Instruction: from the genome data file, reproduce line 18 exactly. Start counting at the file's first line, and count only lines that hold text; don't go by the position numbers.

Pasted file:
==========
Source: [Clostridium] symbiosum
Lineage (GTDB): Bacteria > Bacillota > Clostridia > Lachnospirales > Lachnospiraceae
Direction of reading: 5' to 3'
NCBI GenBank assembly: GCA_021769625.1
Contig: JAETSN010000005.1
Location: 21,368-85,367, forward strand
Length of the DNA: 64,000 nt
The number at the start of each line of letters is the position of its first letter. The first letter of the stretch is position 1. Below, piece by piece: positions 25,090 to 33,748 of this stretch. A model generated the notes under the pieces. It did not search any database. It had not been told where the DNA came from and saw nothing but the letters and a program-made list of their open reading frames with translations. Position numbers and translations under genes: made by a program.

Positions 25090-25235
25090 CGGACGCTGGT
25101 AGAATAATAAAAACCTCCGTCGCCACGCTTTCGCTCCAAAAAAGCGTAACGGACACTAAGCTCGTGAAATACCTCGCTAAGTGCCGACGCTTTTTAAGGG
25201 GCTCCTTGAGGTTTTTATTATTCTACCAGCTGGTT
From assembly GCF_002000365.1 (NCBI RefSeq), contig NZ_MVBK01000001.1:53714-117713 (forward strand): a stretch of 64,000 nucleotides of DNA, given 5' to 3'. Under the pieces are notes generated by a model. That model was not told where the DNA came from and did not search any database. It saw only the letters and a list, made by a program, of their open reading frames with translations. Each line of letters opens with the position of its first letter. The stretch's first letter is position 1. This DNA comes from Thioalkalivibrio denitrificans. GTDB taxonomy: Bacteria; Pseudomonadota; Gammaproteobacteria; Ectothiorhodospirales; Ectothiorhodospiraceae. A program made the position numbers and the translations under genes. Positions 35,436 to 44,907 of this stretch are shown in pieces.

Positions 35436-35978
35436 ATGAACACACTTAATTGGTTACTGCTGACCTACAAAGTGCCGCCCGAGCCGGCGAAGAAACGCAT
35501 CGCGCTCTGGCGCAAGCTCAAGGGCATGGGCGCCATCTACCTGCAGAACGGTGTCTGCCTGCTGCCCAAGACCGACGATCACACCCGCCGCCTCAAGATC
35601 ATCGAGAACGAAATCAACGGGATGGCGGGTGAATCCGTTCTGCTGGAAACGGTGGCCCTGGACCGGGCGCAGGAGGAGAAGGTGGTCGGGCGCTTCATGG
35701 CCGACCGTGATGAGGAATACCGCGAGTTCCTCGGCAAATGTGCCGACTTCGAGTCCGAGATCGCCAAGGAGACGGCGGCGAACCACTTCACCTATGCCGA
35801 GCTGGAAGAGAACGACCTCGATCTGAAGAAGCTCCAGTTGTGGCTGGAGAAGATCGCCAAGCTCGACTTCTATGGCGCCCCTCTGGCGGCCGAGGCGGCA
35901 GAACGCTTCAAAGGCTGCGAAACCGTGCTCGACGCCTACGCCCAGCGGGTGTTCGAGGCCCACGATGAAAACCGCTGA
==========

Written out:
35701 CCGACCGTGATGAGGAATACCGCGAGTTCCTCGGCAAATGTGCCGACTTCGAGTCCGAGATCGCCAAGGAGACGGCGGCGAACCACTTCACCTATGCCGA